11 Of The Most Longest Living Creatures That Can Live Up To Thousands Of The Years

Sugandh chetry
Sugandh chetry

It is very amazing to analyze that the life of humans on the planet is very short if we compare it with the lifespans that some other animals here on the planet. While humans have an average life expectancy of 72 years according to the World Health Organization (WHO). You will be shocked to see that there are some creatures on the planet who are immortal and some can live up to thousands of years. Scientists are baffled and they are trying to find out why some animals live so long, trying to unravel their mysteries and hope to be able to use this knowledge to extend the human lifespan. Here is a list of some of the longest living animals:

Asian Elephant

These elephants live in Asian countries, India, Pakistan, Laos, Nepal and Thailand. This mammal is the second largest among elephants. The animal grows up to 3.5 m and reaches a weight of 5 tons. In adults, there are no enemies in nature, except for humans who have long used Indian elephants as a labour force. In the wild, elephants live for 60-70 years, domesticated animals in a comfortable environment live up to 80 years.


The tuatara is one of the species that has inhabited the Earth for over 200 million years. The tuatara lives on the small islands of New Zealand and they grow very slowly. This small animal leads only a nocturnal lifestyle. The lizard lives up to 60 years but they can live over 100 years in captivity, reaching a length of 76 cm. Also, the animal represents beak-headed, while it is the only living representative of this order today.

Turritopsis dohrnii

The jellyfish Turritopsis dohrnii has no brain and heart and is considered the only immortal creature on Earth; it lives in tropical waters. As scientists have proved, such jellyfish do not die of old age, living up to a certain age, they begin to get younger and return to their original stage. And from the stage of a young individual, she again begins to develop.

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Antarctic sponge

The Antarctic sponge holds the record for the longevity of its kind. The creature lives in arctic cold waters. Every year the sponge grows by 0.2 mm, while it lives at a depth of about 200 m, where sunlight practically does not penetrate. By reducing the metabolic process, the Antarctic sponge can live up to 5,000 to 15,000 years.

Red Sea Urchin

Next on the list is Red Sea Urchin, a sea creature, which is native to the Pacific Ocean, mostly found along the west coast of North America. These creatures live in shallow areas, mostly near rocky ones where low tides reach 90m. They can also be seen crawling along the ocean floor with the help of their spines. In addition to its size and spines, the giant red sea urchin stands out as one of the longest-living animals, as it can reach up to 200 years.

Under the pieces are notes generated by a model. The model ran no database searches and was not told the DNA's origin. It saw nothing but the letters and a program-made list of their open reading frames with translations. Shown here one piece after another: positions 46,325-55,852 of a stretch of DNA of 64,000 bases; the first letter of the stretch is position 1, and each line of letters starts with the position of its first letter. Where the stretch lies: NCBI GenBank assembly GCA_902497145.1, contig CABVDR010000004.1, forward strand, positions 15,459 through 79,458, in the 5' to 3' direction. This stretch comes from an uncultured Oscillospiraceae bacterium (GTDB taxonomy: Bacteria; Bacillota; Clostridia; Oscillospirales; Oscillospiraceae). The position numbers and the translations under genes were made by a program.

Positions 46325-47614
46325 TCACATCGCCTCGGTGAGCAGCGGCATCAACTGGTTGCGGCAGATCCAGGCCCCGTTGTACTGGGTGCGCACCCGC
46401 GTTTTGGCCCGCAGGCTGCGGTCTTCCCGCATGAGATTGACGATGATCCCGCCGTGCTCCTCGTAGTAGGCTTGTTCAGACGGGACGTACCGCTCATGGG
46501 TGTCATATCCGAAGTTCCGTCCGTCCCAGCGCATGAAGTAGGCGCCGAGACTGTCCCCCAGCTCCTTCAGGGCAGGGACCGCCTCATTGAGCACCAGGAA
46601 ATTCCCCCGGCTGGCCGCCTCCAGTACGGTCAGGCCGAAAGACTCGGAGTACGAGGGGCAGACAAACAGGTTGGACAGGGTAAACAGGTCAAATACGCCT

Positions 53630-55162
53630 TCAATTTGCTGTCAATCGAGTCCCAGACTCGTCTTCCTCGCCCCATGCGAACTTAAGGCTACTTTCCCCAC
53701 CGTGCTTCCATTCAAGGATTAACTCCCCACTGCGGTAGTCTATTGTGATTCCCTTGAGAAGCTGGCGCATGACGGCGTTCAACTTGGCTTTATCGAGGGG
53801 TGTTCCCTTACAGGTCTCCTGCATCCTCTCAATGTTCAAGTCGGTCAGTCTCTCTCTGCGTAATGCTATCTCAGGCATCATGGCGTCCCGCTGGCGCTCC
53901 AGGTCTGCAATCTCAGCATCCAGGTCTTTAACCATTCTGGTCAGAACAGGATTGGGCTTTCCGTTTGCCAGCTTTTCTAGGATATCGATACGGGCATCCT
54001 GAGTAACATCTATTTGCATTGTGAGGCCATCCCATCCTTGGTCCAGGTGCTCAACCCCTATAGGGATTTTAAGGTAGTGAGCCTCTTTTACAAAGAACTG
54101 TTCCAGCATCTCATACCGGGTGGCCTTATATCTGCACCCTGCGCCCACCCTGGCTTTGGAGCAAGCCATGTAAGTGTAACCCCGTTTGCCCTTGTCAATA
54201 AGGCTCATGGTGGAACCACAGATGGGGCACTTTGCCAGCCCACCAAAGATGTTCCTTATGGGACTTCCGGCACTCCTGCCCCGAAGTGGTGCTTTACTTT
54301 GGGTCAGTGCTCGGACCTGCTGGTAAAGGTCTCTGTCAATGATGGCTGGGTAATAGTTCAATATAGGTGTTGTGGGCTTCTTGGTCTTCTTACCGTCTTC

Koi Fish

Koi carps are small ornamental domesticated fish. The oldest fish of the koi carp species died at the age of 226 years in Japan in 1977, on average, these fish live 40-50 years. The homeland of this subspecies of common carp is in China, but this fish gained more popularity in Japan, where they are intensively grown. The Japanese gave the name Hanako to one well-known centenarian. At first, koi carps were eaten, later they began to be kept at home as ornamental fish.

Giants Galapagos Tortoise

Giant Galapagos tortoises are endemic to the famous Galapagos Islands archipelago and have always been considered one of the longest living creatures on Earth and rightfully so, as they are the vertebrates with the longest lifespan, averaging 200 years. In 2006, a male tortoise named Adwaita died at the age of 255 at Alipore Zoological Gardens of Kolkata. He lived on a diet of wheat bran, carrots, lettuce, soaked gram (chickpea), bread, grass and salt. It is said that this male tortoise weighing up to 250 kg of Algebra species was gifted to Lord Clive. The average lifespan of these tortoises is up to 150-250 years.


This is a type of giant tubeworm that is a type of marine annelid (earthworm), which lives on the seabed near hydrocarbons leaking out of the seafloor. Its length can exceed three meters, and the species can live over 250 years.

Bowhead Whale

The credit for being the longest-living mammal on the planet goes to the bowhead whale, also known as the Arctic whale. Many of them are believed to be over 200 years old, while the oldest known of them is 211 years old. Bowhead whales have a gene in their body, which is called ERCC1 that keeps on repairing the damaged DNA in the body. 

Greenland Shark

The Greenland shark lives deep in the Arctic Ocean belonging to the sommios family. The sharks grow about 0.5 to 1 cm a year and can grow up to 24 feet long and can live in water and the only shark that can tolerate Arctic temperatures year-round with a temperature of 7 to -2 degrees. This is very strange since most sharks are thermophilic. The animal lives up to 100-200 years, which is the greatest indicator for sharks.

Rougheye rockfish

Rougheye rockfish is one of the largest living fish. It lives for at least 205 years. This light pinkish-brown fish is found in the Pacific Ocean from California to Japan. It can grow up to 38 inches long. Along with this, the danger of extinction has also increased on this species, in view of which many campaigns have also been run.

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